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Pink Zebra Beauty Tarantula

Nicole Cosgrove

Due to the pink zebra beauty tarantula’s docile nature and low-maintenance care needs, they are considered to be one of the most popular species to keep as pets and could be a good option for first-time tarantula owners. In this guide, we will discuss all aspects of owning a pink zebra beauty tarantula so that you can decide whether these spiders are a good fit for you and your home.

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Quick Facts About Pink Zebra Beauty Tarantulas

Species Name: Eupalaestrus campestratus
Family: Theraphosidae
Care Level: Low
Tank Temperature: 75-80° Fahrenheit
Temperament: Calm, gentle
Color Form: Dark brown body with light pink markings on its legs
Lifespan: Females can live for up to 20 years; males live to be about 7 years old
Size (Maximum Legspan): 5-6 inches
Diet: Insects such as crickets, roaches, and mealworms; occasionally larger animals such as pinkie mice
Minimum Tank Size: 5-10 gallon terrarium with ample floor space
Tank Set-Up: Substrate of potting soil or peat moss (4 inches deep) on the bottom of terrarium; rocks, bark, or other terrarium decor; high humidity (65-75%); avoid bright lights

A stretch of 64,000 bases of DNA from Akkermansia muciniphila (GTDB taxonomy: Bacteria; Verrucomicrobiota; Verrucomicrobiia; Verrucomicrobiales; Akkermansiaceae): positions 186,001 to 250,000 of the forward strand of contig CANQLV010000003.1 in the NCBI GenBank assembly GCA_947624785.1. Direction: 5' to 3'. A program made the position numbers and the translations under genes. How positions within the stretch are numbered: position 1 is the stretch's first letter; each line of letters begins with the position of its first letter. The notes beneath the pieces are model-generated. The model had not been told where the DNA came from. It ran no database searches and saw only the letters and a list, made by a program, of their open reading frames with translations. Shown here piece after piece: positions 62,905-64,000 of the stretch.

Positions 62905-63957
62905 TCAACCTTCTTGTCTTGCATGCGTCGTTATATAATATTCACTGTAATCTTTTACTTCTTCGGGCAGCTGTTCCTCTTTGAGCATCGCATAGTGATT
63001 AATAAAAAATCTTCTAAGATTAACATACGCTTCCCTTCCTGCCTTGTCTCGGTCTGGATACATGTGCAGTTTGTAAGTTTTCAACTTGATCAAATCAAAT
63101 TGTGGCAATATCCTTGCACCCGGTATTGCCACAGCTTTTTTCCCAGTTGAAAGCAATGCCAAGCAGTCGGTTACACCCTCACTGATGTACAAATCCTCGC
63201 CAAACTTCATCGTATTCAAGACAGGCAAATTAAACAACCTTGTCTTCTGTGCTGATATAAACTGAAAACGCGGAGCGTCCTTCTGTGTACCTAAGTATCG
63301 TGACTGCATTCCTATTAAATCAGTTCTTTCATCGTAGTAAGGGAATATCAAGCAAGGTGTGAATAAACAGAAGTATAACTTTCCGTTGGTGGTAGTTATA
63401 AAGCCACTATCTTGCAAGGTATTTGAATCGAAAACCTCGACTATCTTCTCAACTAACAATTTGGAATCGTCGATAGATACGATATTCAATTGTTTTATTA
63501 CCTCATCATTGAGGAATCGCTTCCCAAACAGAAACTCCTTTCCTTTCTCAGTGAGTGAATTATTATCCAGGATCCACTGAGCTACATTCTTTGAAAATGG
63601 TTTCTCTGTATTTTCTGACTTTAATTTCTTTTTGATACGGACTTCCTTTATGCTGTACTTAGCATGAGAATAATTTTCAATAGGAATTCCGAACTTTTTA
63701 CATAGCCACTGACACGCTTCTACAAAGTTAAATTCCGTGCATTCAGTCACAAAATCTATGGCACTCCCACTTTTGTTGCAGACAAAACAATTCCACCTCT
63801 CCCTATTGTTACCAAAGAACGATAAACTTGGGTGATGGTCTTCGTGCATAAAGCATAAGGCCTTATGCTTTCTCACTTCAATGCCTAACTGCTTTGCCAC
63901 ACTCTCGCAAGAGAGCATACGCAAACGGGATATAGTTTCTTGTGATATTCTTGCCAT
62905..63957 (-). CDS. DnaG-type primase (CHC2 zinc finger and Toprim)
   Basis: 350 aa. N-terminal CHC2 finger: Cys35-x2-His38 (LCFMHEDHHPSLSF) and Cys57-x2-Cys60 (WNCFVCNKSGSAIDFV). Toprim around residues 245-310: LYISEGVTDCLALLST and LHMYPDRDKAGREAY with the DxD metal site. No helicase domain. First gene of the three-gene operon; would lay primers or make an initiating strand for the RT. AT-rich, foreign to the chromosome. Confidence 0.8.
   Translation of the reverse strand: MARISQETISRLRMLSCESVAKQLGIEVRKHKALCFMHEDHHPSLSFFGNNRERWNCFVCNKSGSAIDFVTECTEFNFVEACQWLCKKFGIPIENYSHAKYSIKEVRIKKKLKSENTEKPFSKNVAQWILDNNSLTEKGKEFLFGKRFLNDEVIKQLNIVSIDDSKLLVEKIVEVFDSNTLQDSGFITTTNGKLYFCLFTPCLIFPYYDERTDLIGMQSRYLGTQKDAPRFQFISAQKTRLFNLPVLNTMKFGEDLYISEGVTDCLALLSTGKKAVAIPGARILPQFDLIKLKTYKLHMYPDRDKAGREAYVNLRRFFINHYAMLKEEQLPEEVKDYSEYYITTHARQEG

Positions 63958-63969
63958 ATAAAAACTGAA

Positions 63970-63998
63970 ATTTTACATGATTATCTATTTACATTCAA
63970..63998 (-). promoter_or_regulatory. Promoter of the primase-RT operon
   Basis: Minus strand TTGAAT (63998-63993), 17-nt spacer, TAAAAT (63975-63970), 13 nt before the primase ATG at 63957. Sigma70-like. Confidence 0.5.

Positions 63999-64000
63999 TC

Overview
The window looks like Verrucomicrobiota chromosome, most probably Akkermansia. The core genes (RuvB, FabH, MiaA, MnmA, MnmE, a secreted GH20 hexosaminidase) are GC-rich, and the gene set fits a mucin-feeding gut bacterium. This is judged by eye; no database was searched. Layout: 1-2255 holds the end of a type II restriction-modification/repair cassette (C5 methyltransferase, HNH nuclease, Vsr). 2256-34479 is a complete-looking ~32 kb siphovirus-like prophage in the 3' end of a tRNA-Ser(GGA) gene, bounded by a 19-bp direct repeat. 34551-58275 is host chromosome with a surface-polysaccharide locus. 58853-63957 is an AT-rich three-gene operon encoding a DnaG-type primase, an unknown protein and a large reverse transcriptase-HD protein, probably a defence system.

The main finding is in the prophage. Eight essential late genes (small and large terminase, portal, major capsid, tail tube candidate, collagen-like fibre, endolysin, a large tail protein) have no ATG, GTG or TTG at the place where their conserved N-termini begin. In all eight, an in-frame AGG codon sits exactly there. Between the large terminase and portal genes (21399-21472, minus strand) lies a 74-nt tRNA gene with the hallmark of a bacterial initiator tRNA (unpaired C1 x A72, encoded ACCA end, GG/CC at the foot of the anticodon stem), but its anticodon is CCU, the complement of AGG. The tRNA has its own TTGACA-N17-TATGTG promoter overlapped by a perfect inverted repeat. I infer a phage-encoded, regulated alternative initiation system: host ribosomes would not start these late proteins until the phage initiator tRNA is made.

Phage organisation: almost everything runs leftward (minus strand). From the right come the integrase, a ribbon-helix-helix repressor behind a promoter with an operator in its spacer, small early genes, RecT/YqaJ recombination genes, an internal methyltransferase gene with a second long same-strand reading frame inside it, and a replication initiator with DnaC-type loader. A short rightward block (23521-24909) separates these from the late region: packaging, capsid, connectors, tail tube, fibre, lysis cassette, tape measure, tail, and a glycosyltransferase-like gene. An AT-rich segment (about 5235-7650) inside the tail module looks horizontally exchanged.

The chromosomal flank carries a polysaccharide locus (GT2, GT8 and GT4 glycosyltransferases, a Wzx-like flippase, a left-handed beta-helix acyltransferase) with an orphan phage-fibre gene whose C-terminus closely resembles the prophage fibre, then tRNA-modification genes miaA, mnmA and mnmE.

Compatibility: Not compatible with other tarantulas

Pink Zebra Beauty Tarantula Overview

The pink zebra beauty tarantula is a terrestrial tarantula that is indigenous to Paraguay, Argentina, and Brazil. Although they aren’t the easiest tarantulas to come by, they are excellent spiders for beginners. Compared to other species of tarantulas, pink zebra beauty tarantulas are relatively inactive, particularly during the day or when the lights are on. If you want to observe these spiders in action, your best bet is to dim the lights as much as possible and make sure there isn’t too much noise or activity that could disturb your spider.

How Much Do Pink Zebra Beauty Tarantulas Cost?

In the past, pink zebra beauty tarantulas have been relatively difficult for prospective pet owners to find because they were typically caught in the wild. Despite their docile nature, these spiders are not easy to catch. Because they were relatively rare, they used to be fairly expensive.

Now that they are bred in captivity, however, pink zebra beauty tarantulas are more affordable. You can expect to pay around $30-$70 for each spider. This species is popular, so many pet stores will have them, but you can also find them online.

Typical Behavior & Temperament

Pink zebra beauty tarantulas are known for their gentle demeanor, which is what makes them ideal pets. Unlike other tarantulas, they are typically slow-moving creatures that are relatively easy to handle. However, handling your tarantula isn’t advisable, especially if you are a new tarantula owner. Their exoskeletons are very fragile and even a short fall could rupture their abdomen. To be safe, limit handling unless it’s absolutely necessary.

Appearance

Pink zebra beauty tarantulas have dark brown bodies with yellow stripes near their patellae. They have a pinkish hue, hence their name. They look very similar to the Grammostola pulchripes, or the Chaco golden knee, but they are much smaller at about 6 inches wide.

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How to Take Care of Pink Zebra Beauty Tarantulas

Habitat, Tank Conditions & Setup